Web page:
Back in the day (I want to say late 90s, but it may have been early 2000s though), later at night there was a music show called Loud that aired on Much Music. It primarily focused on metal, hard rock, and punk which none of them at the time was really my cup of tea, though I’m not sure what my cup of tea was before then. One night they aired a song called A Drug against War by the industrial group KMFDM which are considered to be among the founders of industrial music. The music video alone was enough to catch my attention and the head banging ultra heavy beatmade me drum on my pillow like a madman as I sat up in bed captivated by the sights and sounds. Prior to this I can’t recall ever hearing industrial, let alone something so energetic and heavy. Little did I know watching TV that night opened my eyes to a world of music that would change my musical tastes for the rest of my life.
Last night while I was out walking my dog, I’m fairly certain about 30-40% or so of the songs my iPod randomly picked were KMFDM songs, so it’s fair to say I’d still consider them to be my favourite band of all time. Thus, as only my second album recommendation I could think of no other band to choose from. The problem is picking only one album. They’ve been around since the mid 80s so there’s a lot of material to go through but fortunately I can narrow it down to a few mid 90s albums. That’s not to say their earlier or newer material is not good, it’s just a step down from their best era I think. But even then, I’m stuck with five great albums to choose from. So I approached it in a methodical sense and chose my all-time three favourite tracks, Megalomaniac, Juke Joint Jezebel, and Light. This cut out only two albums though, since all three of these are from different albums. So of those three, I looked at all the other tracks, as well as reflected on which songs in the past I had been most obsessed with in my younger years. Winning by only a hair above the rest, I’ve decided to pick Nihil as my favourite album of KMFDM.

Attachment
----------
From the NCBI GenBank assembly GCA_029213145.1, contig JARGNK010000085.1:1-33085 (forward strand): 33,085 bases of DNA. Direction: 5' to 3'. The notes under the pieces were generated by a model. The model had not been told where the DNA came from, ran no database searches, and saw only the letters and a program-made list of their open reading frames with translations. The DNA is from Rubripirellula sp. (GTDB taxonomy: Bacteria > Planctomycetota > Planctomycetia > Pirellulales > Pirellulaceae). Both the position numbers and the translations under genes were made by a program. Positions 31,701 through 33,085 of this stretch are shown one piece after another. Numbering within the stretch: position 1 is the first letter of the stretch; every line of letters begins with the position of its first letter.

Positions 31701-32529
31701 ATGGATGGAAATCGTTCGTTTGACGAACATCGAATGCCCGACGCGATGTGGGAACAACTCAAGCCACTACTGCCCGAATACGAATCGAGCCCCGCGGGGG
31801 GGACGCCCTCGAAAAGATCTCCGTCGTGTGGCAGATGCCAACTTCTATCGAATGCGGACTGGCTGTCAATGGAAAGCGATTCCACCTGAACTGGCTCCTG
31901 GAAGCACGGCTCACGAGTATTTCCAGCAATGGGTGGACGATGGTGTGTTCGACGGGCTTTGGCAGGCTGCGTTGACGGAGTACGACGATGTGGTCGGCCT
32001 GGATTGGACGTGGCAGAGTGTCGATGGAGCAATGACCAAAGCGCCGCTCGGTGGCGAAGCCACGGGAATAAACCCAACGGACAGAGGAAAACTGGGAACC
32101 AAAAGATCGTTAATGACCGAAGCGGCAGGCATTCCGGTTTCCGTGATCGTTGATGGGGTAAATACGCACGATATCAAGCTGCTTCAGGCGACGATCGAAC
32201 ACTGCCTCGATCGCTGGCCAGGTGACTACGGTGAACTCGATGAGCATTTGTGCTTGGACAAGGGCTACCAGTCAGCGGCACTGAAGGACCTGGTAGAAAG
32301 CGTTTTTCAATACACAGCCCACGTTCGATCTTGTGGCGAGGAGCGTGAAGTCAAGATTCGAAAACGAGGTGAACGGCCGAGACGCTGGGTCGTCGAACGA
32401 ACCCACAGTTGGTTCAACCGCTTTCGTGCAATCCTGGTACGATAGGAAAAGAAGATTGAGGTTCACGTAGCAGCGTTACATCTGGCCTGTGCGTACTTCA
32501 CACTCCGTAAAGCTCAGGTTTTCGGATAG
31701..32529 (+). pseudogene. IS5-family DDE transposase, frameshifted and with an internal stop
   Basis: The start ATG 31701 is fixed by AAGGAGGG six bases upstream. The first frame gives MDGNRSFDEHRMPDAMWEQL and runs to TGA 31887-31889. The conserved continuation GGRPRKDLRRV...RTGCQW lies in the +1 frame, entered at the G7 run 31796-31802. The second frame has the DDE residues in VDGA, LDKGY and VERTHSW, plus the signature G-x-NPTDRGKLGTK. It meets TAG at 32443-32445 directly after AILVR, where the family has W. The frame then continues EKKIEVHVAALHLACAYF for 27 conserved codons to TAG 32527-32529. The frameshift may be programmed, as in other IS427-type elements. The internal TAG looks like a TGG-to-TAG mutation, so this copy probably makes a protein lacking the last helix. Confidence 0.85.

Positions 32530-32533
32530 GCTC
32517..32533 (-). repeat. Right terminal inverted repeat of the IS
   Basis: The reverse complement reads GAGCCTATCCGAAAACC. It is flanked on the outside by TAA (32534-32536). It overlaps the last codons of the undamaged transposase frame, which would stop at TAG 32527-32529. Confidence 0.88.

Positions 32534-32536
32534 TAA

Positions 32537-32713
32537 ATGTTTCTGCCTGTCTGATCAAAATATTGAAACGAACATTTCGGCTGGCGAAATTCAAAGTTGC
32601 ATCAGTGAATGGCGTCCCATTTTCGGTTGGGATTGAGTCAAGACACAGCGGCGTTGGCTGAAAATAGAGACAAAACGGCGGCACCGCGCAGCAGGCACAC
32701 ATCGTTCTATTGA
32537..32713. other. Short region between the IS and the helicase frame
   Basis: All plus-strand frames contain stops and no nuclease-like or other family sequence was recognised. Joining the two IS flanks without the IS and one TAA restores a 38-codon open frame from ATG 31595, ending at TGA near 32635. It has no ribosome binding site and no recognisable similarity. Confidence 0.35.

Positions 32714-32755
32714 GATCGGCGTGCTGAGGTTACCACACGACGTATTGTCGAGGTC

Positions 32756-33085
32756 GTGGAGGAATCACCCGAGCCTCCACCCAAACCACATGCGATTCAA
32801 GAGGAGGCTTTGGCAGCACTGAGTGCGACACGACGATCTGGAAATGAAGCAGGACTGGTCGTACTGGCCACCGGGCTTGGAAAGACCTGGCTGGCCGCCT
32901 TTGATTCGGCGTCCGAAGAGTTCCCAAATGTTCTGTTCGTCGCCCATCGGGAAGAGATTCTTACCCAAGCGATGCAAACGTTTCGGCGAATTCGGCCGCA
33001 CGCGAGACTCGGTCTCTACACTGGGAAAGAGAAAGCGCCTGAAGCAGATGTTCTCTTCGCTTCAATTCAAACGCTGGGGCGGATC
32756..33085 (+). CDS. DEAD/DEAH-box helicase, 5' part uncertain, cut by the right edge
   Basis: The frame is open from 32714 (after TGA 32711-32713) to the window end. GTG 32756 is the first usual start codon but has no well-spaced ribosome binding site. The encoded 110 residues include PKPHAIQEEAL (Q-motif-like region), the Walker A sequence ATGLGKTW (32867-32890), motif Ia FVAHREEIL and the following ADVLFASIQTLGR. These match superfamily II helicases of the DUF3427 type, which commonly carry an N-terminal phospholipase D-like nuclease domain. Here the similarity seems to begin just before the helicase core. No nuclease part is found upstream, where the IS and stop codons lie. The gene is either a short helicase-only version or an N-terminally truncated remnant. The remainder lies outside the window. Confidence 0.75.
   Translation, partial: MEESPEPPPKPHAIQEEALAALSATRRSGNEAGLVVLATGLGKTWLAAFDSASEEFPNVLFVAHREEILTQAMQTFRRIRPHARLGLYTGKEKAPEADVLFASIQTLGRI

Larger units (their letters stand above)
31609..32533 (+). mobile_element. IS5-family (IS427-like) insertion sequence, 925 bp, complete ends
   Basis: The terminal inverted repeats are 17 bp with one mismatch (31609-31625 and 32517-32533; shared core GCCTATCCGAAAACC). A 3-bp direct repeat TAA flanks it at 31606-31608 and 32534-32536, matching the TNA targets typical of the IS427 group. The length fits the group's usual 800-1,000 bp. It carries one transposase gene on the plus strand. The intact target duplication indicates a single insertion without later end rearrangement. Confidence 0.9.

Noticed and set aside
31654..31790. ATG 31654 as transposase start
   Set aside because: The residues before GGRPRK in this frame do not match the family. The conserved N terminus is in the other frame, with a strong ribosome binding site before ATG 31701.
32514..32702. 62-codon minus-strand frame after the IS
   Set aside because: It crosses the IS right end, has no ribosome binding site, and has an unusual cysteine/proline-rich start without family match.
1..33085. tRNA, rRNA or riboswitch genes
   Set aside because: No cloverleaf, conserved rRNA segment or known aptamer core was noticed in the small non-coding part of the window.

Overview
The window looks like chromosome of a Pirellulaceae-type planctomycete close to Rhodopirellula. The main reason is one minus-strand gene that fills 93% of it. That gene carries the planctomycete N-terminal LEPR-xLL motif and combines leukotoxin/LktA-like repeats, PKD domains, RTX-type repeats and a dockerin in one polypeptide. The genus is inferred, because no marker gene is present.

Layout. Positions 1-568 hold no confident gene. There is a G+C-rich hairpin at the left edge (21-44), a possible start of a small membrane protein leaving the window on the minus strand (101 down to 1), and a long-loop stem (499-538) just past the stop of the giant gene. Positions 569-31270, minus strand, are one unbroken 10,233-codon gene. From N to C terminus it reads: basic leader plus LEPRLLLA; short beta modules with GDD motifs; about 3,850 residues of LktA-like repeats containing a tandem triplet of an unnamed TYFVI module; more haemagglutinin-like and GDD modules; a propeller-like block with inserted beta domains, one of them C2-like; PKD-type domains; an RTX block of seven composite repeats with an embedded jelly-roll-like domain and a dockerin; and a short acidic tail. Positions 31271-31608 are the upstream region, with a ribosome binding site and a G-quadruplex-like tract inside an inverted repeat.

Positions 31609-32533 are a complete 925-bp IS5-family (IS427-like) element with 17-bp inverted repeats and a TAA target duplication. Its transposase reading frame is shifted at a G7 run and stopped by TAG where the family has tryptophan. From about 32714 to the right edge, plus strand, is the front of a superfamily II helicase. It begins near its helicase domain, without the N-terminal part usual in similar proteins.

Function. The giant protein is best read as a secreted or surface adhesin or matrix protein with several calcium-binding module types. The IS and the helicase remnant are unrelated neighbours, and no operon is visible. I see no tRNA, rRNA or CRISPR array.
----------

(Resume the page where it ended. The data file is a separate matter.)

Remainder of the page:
If you follow KMFDM’s timeline, you can see how their sound progressed from primarily electronic, to a mix of metal and electronics, to almost all metal at times. Nihil is roughly from when they were at a perfect mix of the metal and electronic, at least in my opinion. Tracks like Flesh and Search and Destroy highlight the speedy metal on this album, while songs like Juke Joint Jezebel, Beast, and Revolution through more electronic and synth sounds into the mix. As it’s no secret, KMFDM tend to be a politically outspoken group so you’ll get a bit of their opinions on tracks like Terror and Disobedience.
For me there is a great mix of electronic and metal as I mentioned earlier, but this album (much like the other KMFDM albums from the 90s and earlier) has a unique sound to it thanks to some experimental mixing. Even the heavy guitar and steel guitar can almost sound like scratchy sound produced on a synthesizer. In terms of vocals, I’ve always been a fan of the male vocals KMFDM has had over the years and this album has four all together (though I do miss Tim Skold’s raspy voice on this one). But for me the highlight in the vocal department falls to the two ladies singing on Juke Joint Jezebel (Jennifer Ginsberg) and Beast (DoronaAlberti). Their voices singing the catchy choruses really make these two tracks shine for me. As a complete package, Nihil highlights my favourite age of KMFDM.
It’s been almost twenty years since that first night I heard A Drug against War on the TV and I dove into the world of KMFDM. And from it, I further explored other industrial acts and expanded my musical tastes, but without a doubt I can say they’re still my all-time favourite group. My best friends and I even had the opportunity to see them live twice when they rolled through Canada. I even got to see solo shows from EnEsch and PIG a couple of years back which were great, but what made them unforgettable was when they played some 90s KMFDM songs. So if you’re even curious about industrial music, I highly recommend starting with Nihil. Go through their older tunes to get a sense of the more electronic side of KMFM, and move onto the later years to get a sense of some heavy industrial metal. Either way you’ll most likely find album to love with KMFDM.